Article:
Jobless rates show improvement
Local unemployment rates have declined by more than 1 percent since February 2013, but the rates are still among the highest in the state, according to state Department of Labor data.
In Fulton County, the unemployment rate dropped 1.8 percent in February, compared with February 2013. Montgomery County’s unemployment rate dropped by the same percentage over the same period. Hamilton County’s unemployment rate fall by 1.5 percent in February, compared with February 2013. The February 2014 rates were 9.3 percent in Fulton County, 9.5 percent in Montgomery County and 10 percent in Hamilton County. The state unemployment rate was 6.8 percent in February and 6.9 percent in March, according to Labor Department data.
The number of unemployed New Yorkers increased from 655,700 in February to 663,100 last month, while the state has added 108,200 private-sector jobs in the past year, the Labor Department reported.
Some local officials say they are pleased to see the unemployment rate go down, but point out work needs to be done to lower the rates further.
Fulton County Industrial Development Agency Executive Director Jim Mraz said it’s typical for the rates to be higher at the beginning of the year before dropping during the seasonal months.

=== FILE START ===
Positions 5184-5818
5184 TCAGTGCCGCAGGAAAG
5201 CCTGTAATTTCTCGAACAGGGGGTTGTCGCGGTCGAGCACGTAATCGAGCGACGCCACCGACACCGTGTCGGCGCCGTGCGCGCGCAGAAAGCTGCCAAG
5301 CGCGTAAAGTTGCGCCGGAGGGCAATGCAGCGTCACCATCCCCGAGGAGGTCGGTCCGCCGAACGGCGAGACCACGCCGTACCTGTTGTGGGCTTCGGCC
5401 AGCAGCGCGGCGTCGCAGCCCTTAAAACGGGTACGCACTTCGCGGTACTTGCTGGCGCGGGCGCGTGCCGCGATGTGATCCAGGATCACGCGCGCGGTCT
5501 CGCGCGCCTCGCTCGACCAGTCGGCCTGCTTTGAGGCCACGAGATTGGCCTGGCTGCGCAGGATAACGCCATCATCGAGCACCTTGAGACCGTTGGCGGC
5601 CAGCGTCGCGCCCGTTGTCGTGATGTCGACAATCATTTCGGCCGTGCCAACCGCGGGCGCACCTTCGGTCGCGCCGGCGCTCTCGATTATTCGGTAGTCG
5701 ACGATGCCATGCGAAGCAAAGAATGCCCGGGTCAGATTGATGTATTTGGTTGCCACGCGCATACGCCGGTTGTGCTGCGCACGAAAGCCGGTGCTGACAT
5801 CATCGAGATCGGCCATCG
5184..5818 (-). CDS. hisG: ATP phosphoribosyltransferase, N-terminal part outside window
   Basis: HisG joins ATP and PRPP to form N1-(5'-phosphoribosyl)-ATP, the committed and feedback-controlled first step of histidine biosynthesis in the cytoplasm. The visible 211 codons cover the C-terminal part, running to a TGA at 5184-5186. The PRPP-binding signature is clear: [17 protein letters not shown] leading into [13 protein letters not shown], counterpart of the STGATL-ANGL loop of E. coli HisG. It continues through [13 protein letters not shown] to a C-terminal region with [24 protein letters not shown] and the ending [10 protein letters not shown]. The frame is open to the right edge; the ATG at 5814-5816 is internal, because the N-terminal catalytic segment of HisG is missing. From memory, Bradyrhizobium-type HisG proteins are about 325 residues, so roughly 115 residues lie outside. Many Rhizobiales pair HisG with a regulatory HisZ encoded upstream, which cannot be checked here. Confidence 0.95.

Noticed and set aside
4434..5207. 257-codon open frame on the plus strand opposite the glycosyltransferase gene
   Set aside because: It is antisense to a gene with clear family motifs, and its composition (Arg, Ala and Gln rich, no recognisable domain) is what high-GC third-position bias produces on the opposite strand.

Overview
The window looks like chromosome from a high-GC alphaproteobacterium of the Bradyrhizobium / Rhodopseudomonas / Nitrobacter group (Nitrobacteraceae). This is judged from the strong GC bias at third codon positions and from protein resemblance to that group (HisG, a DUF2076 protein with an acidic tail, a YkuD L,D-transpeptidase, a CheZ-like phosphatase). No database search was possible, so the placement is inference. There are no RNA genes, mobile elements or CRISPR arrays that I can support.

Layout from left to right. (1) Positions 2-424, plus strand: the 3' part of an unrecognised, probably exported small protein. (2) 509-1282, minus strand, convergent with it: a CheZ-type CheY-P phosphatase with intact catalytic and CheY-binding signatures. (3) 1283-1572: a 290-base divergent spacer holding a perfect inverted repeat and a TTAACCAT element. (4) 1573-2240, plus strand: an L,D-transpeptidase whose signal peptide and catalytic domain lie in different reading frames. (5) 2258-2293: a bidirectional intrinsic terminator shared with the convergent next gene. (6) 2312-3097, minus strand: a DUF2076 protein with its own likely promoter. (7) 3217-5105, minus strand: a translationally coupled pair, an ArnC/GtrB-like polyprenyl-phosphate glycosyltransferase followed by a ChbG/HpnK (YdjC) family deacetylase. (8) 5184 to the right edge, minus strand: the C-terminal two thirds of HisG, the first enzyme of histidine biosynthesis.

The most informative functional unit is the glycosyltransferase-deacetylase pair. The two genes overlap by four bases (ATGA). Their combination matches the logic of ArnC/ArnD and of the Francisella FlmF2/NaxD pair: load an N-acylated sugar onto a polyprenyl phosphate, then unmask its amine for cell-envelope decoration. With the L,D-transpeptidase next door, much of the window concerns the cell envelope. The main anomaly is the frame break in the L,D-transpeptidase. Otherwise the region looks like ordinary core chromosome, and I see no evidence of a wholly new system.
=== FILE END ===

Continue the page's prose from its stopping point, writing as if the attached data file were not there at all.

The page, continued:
“As the summer construction season and the tourism season starts to pick up around here, the employment level will drop,” Mraz said. “The rate is still too high, and it’s something that we are all cognizant of and part of the basis of why we have an economic development agency in the county that’s out there every day trying to create jobs in this area.”
He said while the tourism and construction jobs benefit the overall economy, the county always is looking for more manufacturing companies to provide steady year-round employment.
Fulton County Economic Development and Environment Committee Chairman Michael F. Gendron said cooperation between all the municipalities in terms of sewer and water would benefit the development of the area and create more job opportunities.
“We can’t create jobs because there is no regional water and sewer system and there is limited cooperation between municipalities,” Gendron said. “Any time you want development, they need shovel-ready sites, and part of that is having water and sewer available. I think it would be a great catalyst to reduce unemployment in this region.”
The county currently is reviewing a SMART Waters proposal for regionalizing water and sewer services.
Montgomery County Executive Matt Ossenfort said the unemployment rate in his county could be reduced by the creation of more private-sector jobs. He said a possible casino in the county and development of a regional business park in Mohawk would create jobs.
“We aren’t only looking at the large businesses but the small businesses as well, but it’s a tough environment with the cost of doing business in New York,” he said.
The Associated Press contributed to this report.